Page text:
Specialized Information for:

Nursing HomesAssisted Living/Board & Care Home and Community Based Services

About NORC

The National Long-Term Care Ombudsman Resource Center provides support, technical assistance and training to the 53 State Long-Term Care Ombudsman Programs and their statewide networks of over 500 local Ombudsman entities. The Center's objectives are to enhance the skills, knowledge, and management capacity of the State programs to enable them to handle residents' complaints and represent resident interests in both individual and systems advocacy. Funded by the Administration for Community Living (ACL), the Center is operated by Consumer Voice, The National Consumer Voice for Quality Long-Term Care, in cooperation with the National Association of States United for Aging and Disabilities (NASUAD).

All tasks undertaken by the Center are designed and developed with input from Ombudsman programs, the National Association of State Long-Term Care Ombudsmen (NASOP), the National Association of Local Long Term Care Ombudsmen (NALLTCO), and other relevant organizations to ensure that the needs of Ombudsman programs across the country are being addressed. These tasks are developed with the understanding that in supporting Long-Term Care Ombudsman programs, the Center is ultimately contributing to the improvement of the quality of life and care of frail, vulnerable residents in long-term care facilities. The Center engages in the following activities and services:

  • Provides consultation, information, and referral for Ombudsman programs and for the residents, families, and others who use Ombudsman program services;
  • ​Provides training opportunities and training resources for Ombudsman programs;
  • Promotes public awareness of the role of the Ombudsman programs in long-term care;
  • Works to improve Ombudsman program effectiveness in meeting the needs of residents, including those served by managed care organizations and those in alternative settings, such as Medicaid waiver programs;
  • Identifies research needs and promotes research on issues which affect the Ombudsman programs or their constituents; Supports the ombudsman volunteer component through work with AARP and other national or state-wide efforts to recruit volunteers for the program;
  • Works cooperatively with all organizations and agencies which have as their mission the protection of the frail elderly who reside in long-term care settings and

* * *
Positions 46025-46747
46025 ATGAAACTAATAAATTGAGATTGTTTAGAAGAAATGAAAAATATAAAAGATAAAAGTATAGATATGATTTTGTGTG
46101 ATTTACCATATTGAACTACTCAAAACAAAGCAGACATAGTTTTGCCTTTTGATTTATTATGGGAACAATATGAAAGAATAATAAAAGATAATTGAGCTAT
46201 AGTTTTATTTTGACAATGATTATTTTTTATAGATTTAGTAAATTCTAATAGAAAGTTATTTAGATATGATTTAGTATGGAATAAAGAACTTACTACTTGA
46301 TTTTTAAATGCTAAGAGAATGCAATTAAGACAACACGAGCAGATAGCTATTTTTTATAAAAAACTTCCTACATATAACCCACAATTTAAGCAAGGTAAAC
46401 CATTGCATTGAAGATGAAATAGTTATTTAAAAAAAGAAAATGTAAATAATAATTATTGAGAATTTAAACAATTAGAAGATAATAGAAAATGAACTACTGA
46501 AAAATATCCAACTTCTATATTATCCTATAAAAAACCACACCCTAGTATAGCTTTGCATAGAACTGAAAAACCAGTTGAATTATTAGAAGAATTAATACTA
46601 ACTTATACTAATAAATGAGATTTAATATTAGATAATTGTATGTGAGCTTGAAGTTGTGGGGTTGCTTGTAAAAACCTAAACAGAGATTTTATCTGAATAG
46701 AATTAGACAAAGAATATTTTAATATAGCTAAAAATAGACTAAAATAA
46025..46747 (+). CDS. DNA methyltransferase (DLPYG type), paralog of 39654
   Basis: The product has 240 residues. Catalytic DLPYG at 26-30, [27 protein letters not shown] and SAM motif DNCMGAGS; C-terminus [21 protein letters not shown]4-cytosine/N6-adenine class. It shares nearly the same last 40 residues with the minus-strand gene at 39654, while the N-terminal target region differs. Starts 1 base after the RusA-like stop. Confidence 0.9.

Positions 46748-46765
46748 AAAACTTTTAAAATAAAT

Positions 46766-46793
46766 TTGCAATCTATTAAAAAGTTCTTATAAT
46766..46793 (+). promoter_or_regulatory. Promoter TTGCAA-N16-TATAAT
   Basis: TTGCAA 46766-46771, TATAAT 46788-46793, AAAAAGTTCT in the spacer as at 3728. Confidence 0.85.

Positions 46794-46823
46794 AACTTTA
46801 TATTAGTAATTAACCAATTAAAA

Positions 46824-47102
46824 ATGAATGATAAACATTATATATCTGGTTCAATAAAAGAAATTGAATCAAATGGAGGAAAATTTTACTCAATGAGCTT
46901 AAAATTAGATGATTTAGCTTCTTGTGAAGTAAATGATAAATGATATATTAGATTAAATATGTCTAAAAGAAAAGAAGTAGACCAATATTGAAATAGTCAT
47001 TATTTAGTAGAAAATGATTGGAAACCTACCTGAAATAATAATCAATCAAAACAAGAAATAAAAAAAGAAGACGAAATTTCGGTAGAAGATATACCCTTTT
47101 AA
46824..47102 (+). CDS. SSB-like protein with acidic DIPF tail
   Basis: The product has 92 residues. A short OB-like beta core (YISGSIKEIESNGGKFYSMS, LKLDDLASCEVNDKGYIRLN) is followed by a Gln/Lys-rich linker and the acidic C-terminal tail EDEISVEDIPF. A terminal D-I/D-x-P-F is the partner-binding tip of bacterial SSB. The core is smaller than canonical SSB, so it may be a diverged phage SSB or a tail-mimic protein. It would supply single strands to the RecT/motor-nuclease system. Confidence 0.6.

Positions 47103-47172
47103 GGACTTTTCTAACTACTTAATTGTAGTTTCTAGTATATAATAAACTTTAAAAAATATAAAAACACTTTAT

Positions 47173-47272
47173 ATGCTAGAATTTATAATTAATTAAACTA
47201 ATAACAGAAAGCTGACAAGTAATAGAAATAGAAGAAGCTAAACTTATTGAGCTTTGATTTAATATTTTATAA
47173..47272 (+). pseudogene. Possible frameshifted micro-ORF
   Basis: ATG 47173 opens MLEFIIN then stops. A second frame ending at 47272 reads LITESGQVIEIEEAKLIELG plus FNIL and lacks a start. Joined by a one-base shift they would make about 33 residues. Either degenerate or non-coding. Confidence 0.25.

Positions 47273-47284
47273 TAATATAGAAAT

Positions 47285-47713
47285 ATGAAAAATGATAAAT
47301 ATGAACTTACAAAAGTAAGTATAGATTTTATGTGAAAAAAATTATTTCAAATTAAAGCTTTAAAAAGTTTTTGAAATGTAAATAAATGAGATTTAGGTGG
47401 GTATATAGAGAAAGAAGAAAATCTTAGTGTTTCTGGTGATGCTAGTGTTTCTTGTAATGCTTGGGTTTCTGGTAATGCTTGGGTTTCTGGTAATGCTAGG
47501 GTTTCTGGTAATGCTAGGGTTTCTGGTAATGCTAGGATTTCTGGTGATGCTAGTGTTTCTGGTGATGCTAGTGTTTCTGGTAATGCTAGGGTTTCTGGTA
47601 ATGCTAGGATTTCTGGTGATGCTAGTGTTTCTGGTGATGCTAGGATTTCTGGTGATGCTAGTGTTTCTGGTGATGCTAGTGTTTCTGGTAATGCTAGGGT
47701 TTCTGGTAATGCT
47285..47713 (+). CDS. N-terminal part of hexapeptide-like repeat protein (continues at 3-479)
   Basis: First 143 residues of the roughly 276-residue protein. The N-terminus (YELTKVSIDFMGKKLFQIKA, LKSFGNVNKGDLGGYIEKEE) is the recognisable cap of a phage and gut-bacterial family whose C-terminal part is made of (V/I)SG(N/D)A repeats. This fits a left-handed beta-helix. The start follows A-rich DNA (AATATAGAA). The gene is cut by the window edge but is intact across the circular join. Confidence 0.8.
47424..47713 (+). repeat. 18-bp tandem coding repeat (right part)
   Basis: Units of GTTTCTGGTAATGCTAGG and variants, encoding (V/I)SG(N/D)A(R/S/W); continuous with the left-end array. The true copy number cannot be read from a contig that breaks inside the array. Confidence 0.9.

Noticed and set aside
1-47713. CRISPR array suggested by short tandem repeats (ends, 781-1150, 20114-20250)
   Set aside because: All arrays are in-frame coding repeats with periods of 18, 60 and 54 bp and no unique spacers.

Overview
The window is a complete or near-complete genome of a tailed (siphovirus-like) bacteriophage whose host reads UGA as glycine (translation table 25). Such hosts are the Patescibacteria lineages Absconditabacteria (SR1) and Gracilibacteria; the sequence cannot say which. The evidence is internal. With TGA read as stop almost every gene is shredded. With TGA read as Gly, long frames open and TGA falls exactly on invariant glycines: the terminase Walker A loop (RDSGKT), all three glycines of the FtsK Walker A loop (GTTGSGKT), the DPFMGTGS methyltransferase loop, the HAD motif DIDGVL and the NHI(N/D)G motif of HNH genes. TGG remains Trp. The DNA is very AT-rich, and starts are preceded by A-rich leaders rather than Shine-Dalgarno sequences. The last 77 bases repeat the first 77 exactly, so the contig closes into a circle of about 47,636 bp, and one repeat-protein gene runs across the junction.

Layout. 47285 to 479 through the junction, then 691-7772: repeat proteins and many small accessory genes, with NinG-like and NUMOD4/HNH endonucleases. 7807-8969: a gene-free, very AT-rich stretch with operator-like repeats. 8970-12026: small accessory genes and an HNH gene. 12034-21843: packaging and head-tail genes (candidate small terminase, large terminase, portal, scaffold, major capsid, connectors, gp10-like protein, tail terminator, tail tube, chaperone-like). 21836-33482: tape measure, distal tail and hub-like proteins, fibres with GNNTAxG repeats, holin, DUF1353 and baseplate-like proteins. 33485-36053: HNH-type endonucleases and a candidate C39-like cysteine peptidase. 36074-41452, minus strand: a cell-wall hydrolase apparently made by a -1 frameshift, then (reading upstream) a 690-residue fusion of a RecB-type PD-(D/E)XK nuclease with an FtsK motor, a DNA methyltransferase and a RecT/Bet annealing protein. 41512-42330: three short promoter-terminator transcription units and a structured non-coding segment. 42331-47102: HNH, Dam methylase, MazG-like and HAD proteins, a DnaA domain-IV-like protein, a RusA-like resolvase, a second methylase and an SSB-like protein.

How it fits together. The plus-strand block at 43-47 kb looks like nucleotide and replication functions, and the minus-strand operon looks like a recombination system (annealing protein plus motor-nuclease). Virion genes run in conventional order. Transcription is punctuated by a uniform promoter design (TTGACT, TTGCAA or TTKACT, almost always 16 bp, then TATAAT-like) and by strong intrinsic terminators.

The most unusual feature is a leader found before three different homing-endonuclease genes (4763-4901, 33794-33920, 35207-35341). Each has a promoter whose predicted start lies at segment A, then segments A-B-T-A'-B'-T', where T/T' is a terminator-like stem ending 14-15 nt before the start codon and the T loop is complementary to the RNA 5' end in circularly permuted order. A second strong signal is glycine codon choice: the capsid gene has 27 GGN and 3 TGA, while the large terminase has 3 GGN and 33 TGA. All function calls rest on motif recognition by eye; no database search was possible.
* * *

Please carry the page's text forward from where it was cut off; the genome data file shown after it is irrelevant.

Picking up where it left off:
• Promotes understanding and cooperation between Ombudsman programs and citizen advocacy groups.

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NORC History

The Ombudsman Program was created in 1972 as a Public Health Service demonstration project to meet the needs of residents facing problems in nursing homes. The demonstration, which consisted of ombudsman programs in seven states, was transferred to AoA/ACL in 1974. After three years of operation and a successful assessment of the projects, Dr. Arthur Flemming, Commissioner on Aging, offered each state agency on aging an opportunity to apply for limited federal funds to develop a state-wide program through the advocacy of newly named Ombudsman Developmental Specialists. In 1978, Congress amended the Older Americans Act to include a requirement that each state develop a Long-Term Care Ombudsman Program. New statutory requirements for the program were added and existing requirements were strengthened in subsequent amendments to the Act.

In 1988, AoA/ACL requested proposals to develop a National Center for State Long-Term Care Ombudsman Resources. NASUAD received the initial grant, with a sub-grant to the Consumer Voice (formerly National Citizens' Coalition for Nursing Home Reform). The 1992 Older Americans Act amendments added a new provision (Section 202 [a][21][A-B]) requiring the Administration on Aging to establish a permanent National Ombudsman Resource Center. In 1993, AoA/ACL awarded a three-year grant for the Center to the Consumer Voice, with NASUAD as a sub-grantee. In 1997, the Consumer Voice received a new five-year grant to operate the Center, with NASUAD as a sub-grantee.

During recent years, the National Long-Term Care Ombudsman Resource Center has been increasingly responsive to the ever more sophisticated needs of Ombudsman programs. Each week, Center staff respond to several requests for technical assistance from Ombudsman programs and/or consumers needing referral to an Ombudsman program. Center staff provide information and guidance on a variety of issues, some of which are quite complex, related to resident quality of care and life, state and federal laws and regulations, and program management. 

The Center also provides training opportunities for the Ombudsman program network, including free webinars, on-demand training courses, orientation for new state Ombudsmen, and hosting an annual State Ombudsman Conference. 

Additional Information


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